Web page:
Serving Him and Others

In children’s ministries, we often ask, “what would happen if we got kids excited about doing something with their faith at an early age?” We believe that an entire generation would grow up knowing that service is a way of life for the believer and would make a significant impact for Him!

Both the Old and New Testament tells of children serving in ministry. Accounts like Miriam guarding the baby Moses, the ministry of Samuel, the slave girl witnessing to Naaman, young King Josiah, the boy who shared his lunch, and the children shouting praise to Jesus in the temple—they all give witness to the fact that God chooses to use children to serve.

We must allow children to serve in the local church. In doing so, we allow them to discover gifts they can develop and use in service to God. Children make wonderful greeters, ushers, vocalists, musicians, janitors, projectionists, audio/visual assistants, and assistants. There are many places within the local church where children can serve.

When a child acknowledges a calling or desire to serve in ministry, affirm them in their calling. Find ways to support them and help them develop in their calling. Make room for them to serve, perhaps being coached or mentored by a loving adult who is already serving in the ministry.

When I first acknowledged my calling, a well-meaning adult in a position to utilize me advised, “I don’t think God really called you to serve children. Children are much more comfortable being taught by women.” This comment crushed me but did not deter me.  As I prayed, God brought a faithful children’s minister into our church. She acknowledged God’s call, found ways to mentor and train me, provided resources to equip me, and supplied opportunities for a young boy to serve in ministry. For nearly thirty years, my ministry continues thanks to the guidance of that children’s minister.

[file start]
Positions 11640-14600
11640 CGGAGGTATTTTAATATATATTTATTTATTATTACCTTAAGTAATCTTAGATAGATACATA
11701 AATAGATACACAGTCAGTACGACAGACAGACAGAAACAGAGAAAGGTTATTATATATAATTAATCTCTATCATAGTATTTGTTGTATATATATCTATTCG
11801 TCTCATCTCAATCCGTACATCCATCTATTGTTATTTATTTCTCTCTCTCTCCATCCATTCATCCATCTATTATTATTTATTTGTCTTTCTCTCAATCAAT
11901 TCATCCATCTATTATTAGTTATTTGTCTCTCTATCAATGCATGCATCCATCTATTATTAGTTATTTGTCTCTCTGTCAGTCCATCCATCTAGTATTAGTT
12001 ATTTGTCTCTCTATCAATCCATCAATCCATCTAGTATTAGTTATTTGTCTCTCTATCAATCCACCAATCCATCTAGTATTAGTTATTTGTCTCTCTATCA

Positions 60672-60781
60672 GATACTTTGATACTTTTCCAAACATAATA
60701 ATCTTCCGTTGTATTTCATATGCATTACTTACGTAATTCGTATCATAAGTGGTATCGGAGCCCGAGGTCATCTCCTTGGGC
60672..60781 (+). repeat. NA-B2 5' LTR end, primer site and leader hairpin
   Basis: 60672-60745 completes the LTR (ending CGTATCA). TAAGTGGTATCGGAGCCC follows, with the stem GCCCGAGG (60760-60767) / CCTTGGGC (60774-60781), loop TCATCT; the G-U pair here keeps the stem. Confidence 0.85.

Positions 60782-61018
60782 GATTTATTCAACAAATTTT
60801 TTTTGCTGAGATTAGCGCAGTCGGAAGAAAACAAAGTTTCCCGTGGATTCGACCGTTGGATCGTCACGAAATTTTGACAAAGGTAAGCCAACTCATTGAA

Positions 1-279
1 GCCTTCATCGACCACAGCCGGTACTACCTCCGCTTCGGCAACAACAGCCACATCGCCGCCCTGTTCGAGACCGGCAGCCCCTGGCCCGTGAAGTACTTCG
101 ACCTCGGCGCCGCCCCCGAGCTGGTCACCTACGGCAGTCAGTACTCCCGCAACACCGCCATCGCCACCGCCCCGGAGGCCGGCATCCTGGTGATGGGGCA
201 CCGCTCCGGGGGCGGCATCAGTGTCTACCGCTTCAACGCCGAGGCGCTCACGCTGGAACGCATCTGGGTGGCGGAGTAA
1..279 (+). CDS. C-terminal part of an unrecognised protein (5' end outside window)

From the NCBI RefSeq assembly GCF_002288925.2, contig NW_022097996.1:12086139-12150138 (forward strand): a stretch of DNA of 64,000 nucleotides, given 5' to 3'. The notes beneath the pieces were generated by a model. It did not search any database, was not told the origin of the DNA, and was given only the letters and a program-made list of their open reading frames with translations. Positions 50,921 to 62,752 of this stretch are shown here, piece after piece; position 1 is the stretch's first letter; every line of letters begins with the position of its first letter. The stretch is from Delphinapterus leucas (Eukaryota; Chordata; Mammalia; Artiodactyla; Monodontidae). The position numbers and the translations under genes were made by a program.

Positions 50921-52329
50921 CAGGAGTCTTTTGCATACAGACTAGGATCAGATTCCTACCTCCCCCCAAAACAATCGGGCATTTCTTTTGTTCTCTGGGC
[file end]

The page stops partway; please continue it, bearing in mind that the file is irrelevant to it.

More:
“As children minister before the Lord we can help them identify and develop their spiritual gifts, such as giving, leadership, teaching, pastoring, evangelizing, healing, and more” (The Value and Spiritual Life of Children, 2014).

Can children be called to serve in ministry? I believe the answer as found in the Bible and reflected in the witness of countless others is “yes!” We must be mindful to watch God’s work in their lives, pray for and with them, disciple them, and help them develop as He leads.